Before a formal Air Corps was conceived by the US military, the Union Army came up with the idea of utilizing air balloons during the American Civil War. Although they had not fully utilized the capabilities of air space in terms of gaining an advantage over enemies, they managed to use the balloons as a primitive means of forwarding observers and reconnaissance. The birth (and death) of the Balloon Corps would be the base of what soon would become the Air Force that we know.
The idea of using balloons during the American Civil War came from highly educated and respected scientist and inventor Thaddeus Lowe. Before the war broke out in 1861, he was making use of his time in preparing for a transatlantic crossing with the use of a balloon. When the Civil War ensued, Lowe thought these balloons could be utilized on the battlefield. He shared the idea, and US President Abraham Lincoln saw the balloons’ potential and gave it a green light.
This, however, was not the first time that balloons would be used for military purposes, as the French also used them during the French Revolutionary Wars in 1792.
At that time, a formal Air Corps was still around 50 years away, and the US government had not dealt with anything like that yet, so they decided it would be best to combine all related activities into a specific unit to be led by someone who had vast knowledge and plenty of experience in the field. This, of course, was Lowe.
With Lowe’s well-respected reputation, he was designated by the government as the “Chief Aeronaut.” He was invited to Washington D.C. to demonstrate the use of the balloon to President Lincoln. Lowe boarded his balloon and rose to about 5,000 ft above. With his telegraph, he started to describe his view to the president below. Lincoln was impressed and decided for Lowe to lead the Balloon Corps as Chief Aeronaut.
Balloon Corps Went to War
Before 1962, the Balloon Corps of the Union was already up and all set.
The Balloon Corps saw little action during the war, but they were perfect in providing an exceptional vantage point, especially in observing the enemy activities. The general in command was the one to decide how the balloons would be used, and most of them did not see the importance of these air balloons.
In total, the Union Balloon Corps had seven different balloons that they operated. The larger ones, like the Intrepid and the Union, could carry up to five people. It could contain around 32,000 cubic feet of lifting gas supplied by hydrogen generators, with the downside being it needed quite a long time to inflate and take flight. Hydrogen is also highly flammable and the telegraph used electricity to operate. The guys who went up in these balloons were taking quite a risk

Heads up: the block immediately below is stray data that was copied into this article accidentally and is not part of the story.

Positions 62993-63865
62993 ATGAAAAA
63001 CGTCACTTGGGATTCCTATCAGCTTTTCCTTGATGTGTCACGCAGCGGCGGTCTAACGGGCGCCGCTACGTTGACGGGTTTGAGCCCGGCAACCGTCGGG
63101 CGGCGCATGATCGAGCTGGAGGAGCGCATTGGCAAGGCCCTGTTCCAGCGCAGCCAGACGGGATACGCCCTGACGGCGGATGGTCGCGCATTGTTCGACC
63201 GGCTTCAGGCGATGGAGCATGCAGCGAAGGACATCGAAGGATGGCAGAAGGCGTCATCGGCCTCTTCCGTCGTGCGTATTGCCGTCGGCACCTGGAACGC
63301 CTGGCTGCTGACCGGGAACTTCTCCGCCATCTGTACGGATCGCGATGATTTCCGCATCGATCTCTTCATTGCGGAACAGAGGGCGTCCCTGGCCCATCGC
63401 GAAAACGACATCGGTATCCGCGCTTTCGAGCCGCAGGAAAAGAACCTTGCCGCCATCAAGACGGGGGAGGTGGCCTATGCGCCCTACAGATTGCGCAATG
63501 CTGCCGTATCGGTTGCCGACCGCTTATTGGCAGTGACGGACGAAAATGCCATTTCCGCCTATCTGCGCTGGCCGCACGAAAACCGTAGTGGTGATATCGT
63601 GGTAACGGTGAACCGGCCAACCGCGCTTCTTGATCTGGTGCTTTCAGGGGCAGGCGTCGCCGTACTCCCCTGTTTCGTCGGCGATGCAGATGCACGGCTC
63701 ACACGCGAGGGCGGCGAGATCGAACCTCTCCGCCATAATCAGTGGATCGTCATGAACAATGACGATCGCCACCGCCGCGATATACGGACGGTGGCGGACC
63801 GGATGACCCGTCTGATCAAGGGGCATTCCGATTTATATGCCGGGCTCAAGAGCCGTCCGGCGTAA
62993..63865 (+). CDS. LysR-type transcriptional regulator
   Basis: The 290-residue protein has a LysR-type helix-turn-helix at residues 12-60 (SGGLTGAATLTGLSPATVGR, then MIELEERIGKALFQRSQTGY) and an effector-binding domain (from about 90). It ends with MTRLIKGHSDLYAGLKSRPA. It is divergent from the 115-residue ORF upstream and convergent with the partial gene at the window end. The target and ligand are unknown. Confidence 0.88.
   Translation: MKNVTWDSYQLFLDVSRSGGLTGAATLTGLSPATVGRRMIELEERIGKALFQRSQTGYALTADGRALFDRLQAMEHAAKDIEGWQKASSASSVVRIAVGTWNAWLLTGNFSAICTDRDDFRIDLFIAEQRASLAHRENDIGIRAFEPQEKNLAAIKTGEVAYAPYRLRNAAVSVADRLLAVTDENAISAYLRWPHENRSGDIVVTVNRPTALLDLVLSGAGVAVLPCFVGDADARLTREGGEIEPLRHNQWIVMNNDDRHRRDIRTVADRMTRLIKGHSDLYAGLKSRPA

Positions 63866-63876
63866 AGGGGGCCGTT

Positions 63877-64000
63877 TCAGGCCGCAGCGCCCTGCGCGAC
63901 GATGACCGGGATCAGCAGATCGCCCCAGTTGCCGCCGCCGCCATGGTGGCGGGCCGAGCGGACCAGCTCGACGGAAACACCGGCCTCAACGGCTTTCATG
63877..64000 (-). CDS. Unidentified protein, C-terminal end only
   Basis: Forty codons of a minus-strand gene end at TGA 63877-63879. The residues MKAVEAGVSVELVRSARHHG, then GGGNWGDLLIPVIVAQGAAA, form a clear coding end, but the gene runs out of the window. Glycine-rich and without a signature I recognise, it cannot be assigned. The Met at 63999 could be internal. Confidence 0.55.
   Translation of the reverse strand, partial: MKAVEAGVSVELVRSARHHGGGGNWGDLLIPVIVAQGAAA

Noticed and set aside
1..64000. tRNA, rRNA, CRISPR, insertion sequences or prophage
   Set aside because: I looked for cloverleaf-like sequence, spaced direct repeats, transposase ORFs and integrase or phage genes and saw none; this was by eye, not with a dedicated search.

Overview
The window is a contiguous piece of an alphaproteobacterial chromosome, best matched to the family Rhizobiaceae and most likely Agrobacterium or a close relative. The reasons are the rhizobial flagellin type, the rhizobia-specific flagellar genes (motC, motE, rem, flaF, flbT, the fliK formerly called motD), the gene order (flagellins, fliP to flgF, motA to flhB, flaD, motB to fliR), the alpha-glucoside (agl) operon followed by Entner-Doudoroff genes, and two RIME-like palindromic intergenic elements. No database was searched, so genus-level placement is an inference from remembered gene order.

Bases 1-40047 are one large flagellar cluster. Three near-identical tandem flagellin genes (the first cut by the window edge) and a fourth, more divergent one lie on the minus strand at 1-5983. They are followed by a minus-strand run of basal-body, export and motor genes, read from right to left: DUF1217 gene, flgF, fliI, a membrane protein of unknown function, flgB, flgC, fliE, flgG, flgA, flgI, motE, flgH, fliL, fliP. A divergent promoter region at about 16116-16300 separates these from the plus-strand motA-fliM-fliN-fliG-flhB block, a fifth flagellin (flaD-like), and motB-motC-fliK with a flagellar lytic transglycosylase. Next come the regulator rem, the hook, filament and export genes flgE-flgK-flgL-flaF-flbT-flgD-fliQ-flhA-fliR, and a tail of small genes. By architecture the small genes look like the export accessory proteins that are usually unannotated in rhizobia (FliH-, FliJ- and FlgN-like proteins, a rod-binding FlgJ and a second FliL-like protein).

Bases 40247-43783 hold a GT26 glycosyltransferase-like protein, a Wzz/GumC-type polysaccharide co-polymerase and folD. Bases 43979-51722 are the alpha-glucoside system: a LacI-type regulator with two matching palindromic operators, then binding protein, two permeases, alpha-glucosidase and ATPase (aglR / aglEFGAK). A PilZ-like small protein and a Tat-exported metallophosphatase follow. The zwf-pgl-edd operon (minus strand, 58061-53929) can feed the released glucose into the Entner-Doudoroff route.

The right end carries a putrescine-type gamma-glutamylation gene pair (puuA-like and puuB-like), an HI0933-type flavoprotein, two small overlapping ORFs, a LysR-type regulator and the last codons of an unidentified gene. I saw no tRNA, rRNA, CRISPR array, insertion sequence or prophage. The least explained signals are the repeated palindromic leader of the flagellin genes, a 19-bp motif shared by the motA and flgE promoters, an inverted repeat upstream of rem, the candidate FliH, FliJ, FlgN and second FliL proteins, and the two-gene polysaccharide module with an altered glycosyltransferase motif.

On the other hand, the smallest one could carry one person but could be prepared in a short period.
The observer in the air balloon, during a battle, could see the entire battlefield and report necessary information to the army below through telegraph. In 1861, Lowe effectively utilized the balloon when he manned one near Washington D.C. to direct artillery fire on an enemy position. He used flags to signal and direct adjustment to the artillery that the rounds were soon landing accurately on enemy positions.
General Fitz John Porter had quite a different experience. He was also from the Union side who also realized the value of balloons in winning the war. He joined Lowe to experience the reconnaissance platform. Now, it’s important to note that these balloons were always attached to the ground using tethering rope to prevent them from drifting away. One time, Porter decided to use only one tethering rope to speed his way up instead of the usual three or four, as per Lowe’s suggestion. This resulted in that single rope snapping and his balloon drifting toward the Confederate lines below. The Confederate soldiers fired a few shots but thankfully, for Porter, his balloon drifted back to the Union position.
Gone with the Wind
The journey of the air balloons and the corps started to die down when Lowe caught malaria in mid-1862. When he returned after his rest and recovery, he found out that all of his equipment and resources for operating the balloons were given back to the Army.
Due to some pay disputes and eventually not becoming the Union Army’s favored scientist, Lowe decided to resign and leave the Balloon Corps in May of 1863. The Balloon Corps was still up by then, and controls were transferred to the Allen brothers instead. The brothers, however, were not able to lead the units as well as Lowe, so before that year ended, the Balloon Corps was already gone with the wind.